If You Love Jane Austen…

If you love Jane Austen, then you’re probably like the rest of the Austenphiles who regret that she only wrote six novels. Sad indeed, but thankfully fan fiction (books written to continue, compliment, or modernize Austen’s novels) has become quite popular and a lot of fun. I’m sure there are purist out there who don’t like this idea at all, but I assure, if you’re in the need of a fun Austen fix this is the road to go.
This post might be a little long, but I’m going to write out a list of my favorite fan fiction picks and give you a heads up about which ones to avoid. Plus, if you have a Jane Austen fan you need to buy Christmas presents for, this is a good place to start.

Fitzwilliam Darcy: Gentleman
Pamela Aidan
The ultimate in Austen fan fiction, this series is so beloved by fans, many have dubbed the author Lady Pamela.
The three book series is Pride and Prejudice from Mr. Darcy’s point of view. Besides being a ton of fun, the books also seek to give a wider view of Regency England than most Austen readers get. England was a lot more politically and culturally volatile than I ever knew. (Look for Mr. Darcy’s opinion of the Waltz)

Jane Austen Series
Debora White Smith
This is a clever and interesting attempt to modernize Jane Austen novels, by bring the classic characters into modern times and having them face modern issues…which turn out to be very similar to the issues girls faced two centuries ago. They are generally fun, light reads.
So far I’ve read:
Romance and Reason (Sense and Sensibility)
First Impressions (Pride and Prejudice)
Northpoint Chalet (Northanger Abbey)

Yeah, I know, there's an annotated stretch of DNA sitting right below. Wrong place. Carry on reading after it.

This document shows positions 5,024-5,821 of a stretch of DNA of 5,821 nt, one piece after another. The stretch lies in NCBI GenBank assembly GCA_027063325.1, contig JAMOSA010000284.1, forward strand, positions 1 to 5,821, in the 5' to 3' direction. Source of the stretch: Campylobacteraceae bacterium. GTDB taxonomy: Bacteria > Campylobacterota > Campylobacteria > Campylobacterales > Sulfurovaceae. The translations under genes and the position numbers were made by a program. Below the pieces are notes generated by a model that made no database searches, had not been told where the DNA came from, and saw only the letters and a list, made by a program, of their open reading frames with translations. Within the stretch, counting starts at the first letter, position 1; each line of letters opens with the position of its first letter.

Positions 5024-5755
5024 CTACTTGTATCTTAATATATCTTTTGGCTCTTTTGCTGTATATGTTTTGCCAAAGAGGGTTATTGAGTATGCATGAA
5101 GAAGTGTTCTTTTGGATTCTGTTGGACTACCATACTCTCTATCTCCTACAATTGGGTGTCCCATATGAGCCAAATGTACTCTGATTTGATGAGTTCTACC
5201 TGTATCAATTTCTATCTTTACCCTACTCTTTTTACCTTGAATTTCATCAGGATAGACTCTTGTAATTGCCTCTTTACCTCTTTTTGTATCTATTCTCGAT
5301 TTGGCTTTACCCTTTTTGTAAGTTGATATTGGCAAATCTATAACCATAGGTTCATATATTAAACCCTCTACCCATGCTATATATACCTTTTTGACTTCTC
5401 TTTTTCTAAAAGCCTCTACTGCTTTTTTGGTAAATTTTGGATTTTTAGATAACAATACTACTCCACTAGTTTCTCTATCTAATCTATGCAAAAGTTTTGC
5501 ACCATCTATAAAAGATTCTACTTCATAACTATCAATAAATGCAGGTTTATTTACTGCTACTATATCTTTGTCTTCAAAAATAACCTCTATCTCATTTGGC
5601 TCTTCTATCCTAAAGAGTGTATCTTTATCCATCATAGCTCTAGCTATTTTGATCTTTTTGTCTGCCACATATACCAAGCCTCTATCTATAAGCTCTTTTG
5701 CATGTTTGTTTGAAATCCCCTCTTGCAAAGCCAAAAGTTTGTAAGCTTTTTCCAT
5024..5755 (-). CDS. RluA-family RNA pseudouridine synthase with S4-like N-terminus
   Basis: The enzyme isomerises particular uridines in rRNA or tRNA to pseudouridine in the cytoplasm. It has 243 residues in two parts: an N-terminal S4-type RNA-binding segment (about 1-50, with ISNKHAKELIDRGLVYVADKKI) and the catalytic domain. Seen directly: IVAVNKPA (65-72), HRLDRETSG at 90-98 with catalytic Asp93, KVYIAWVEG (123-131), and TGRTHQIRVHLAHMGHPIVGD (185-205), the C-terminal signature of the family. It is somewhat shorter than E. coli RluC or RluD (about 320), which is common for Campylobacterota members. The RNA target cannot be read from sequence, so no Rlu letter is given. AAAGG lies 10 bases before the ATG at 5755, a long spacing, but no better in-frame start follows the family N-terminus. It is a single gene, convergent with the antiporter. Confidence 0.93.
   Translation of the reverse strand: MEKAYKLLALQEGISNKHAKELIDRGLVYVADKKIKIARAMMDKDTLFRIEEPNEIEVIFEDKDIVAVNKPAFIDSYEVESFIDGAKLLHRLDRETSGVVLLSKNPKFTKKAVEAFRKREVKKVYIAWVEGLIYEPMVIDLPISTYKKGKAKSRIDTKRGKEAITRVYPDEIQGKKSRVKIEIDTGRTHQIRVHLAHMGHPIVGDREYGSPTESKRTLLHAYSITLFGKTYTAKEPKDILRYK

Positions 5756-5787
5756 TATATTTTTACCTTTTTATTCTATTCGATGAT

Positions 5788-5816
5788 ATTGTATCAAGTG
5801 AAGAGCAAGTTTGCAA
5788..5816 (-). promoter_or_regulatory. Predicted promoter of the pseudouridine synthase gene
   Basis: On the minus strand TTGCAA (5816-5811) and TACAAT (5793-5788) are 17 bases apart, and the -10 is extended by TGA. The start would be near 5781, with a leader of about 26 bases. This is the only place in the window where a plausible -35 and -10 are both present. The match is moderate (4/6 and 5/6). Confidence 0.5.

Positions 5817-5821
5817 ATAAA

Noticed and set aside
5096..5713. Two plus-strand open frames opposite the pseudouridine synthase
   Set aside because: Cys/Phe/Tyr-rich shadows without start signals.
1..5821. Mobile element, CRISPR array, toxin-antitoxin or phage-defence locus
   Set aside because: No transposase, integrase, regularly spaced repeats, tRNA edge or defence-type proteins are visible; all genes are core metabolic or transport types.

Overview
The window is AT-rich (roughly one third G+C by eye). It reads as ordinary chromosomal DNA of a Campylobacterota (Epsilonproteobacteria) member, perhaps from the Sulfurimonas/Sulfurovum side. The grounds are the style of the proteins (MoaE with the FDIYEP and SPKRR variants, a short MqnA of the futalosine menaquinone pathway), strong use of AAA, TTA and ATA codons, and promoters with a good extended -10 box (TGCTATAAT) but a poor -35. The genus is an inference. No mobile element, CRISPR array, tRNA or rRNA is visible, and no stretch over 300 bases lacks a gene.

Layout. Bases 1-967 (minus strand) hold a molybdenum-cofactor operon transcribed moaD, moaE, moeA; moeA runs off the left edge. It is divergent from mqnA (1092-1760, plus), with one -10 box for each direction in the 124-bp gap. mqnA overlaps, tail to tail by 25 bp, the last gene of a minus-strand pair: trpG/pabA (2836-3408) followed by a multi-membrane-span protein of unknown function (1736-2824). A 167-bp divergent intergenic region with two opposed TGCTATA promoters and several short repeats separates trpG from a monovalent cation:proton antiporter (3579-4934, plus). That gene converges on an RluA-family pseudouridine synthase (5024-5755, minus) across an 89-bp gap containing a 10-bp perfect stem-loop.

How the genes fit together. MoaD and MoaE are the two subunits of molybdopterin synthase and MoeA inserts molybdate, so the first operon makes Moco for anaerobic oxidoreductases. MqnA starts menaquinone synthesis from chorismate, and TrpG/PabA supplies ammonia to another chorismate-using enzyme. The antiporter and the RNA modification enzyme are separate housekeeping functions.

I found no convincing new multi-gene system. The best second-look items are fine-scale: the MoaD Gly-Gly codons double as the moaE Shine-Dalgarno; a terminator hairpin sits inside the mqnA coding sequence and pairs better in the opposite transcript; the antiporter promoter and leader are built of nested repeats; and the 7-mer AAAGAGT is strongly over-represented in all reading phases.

Central Park (Mansfield Park)
The two in the series I have not yet read:
Amanda (Emma)
Possibilities (Persuasion)

Old Friends and New Fancies
Sybil G. Brinton
Published in 1913, this is considered to be the first attempted at fan fiction. The author basically takes all of the characters and situations from the six original novels, cuts them up, scrambles them around, and puts them back together in a way that is meant to marry off the remaining single characters.
So, Kitty Bennet finds herself in the match-making hands of Emma, a reformed Mary Crawford is now butting heads with Lady Catherine de Bourgh, and poor Georgian Darcy is in quite a romantic mess with a number of suitors from different novels.

Jane Austen Mysteries
Stephanie Barron
So far, I’ve read the first two in this series. These book claim to be the long lost diaries of Jane Austen herself, in which we find out that she became a bit of a private investigator during several Regency Era murder mysteries. It’s an interesting series combing mystery, Austen wit, and a little bit of a hardboiled detective edge.

While the fan fiction genre has provided me with several hours of enjoyment, there are a number of books out there that would make Miss Austen turn in her grave.

The Mr. and Mrs. Darcy Mystery series
This one had so much potential, but it ended so badly I returned it. To put it simply, giving Elizabeth Darcy some mystical connection to the spirit world that allows her to stop a crime is silly. Actually, it was outright dumb.

There are several books out on the market who’s main purpose is turn Austen books into trashy romance novels, so it’s important read up on the book you’re interested in. Some of these are obvious (Pemberly Nights), but others seem like good books until you check them out. I found one “what if?” styled series that sounded very interesting, but when I read the reviews on Amazon I found messages like, “I really liked the series, but I wish the author hadn’t gotten so provocative.”

Just be careful and enjoy a little Regency romance and mystery.

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